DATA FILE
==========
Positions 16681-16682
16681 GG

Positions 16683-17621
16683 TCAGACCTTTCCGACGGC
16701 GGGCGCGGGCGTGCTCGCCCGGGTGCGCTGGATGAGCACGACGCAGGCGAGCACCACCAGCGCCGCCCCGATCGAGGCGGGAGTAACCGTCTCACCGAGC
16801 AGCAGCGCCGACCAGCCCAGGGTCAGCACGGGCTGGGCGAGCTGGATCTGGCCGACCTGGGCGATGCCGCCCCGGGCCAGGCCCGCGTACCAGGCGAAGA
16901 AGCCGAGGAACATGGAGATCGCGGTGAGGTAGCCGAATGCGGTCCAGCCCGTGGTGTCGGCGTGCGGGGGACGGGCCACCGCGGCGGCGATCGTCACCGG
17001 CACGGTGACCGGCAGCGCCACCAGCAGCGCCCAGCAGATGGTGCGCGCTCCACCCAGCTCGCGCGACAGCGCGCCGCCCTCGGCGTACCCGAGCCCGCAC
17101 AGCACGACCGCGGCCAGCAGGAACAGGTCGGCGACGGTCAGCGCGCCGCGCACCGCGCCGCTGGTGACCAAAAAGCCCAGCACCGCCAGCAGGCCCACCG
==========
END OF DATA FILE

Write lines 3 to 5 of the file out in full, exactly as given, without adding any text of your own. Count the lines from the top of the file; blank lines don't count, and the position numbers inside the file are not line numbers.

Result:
Positions 16683-17621
16683 TCAGACCTTTCCGACGGC
16701 GGGCGCGGGCGTGCTCGCCCGGGTGCGCTGGATGAGCACGACGCAGGCGAGCACCACCAGCGCCGCCCCGATCGAGGCGGGAGTAACCGTCTCACCGAGC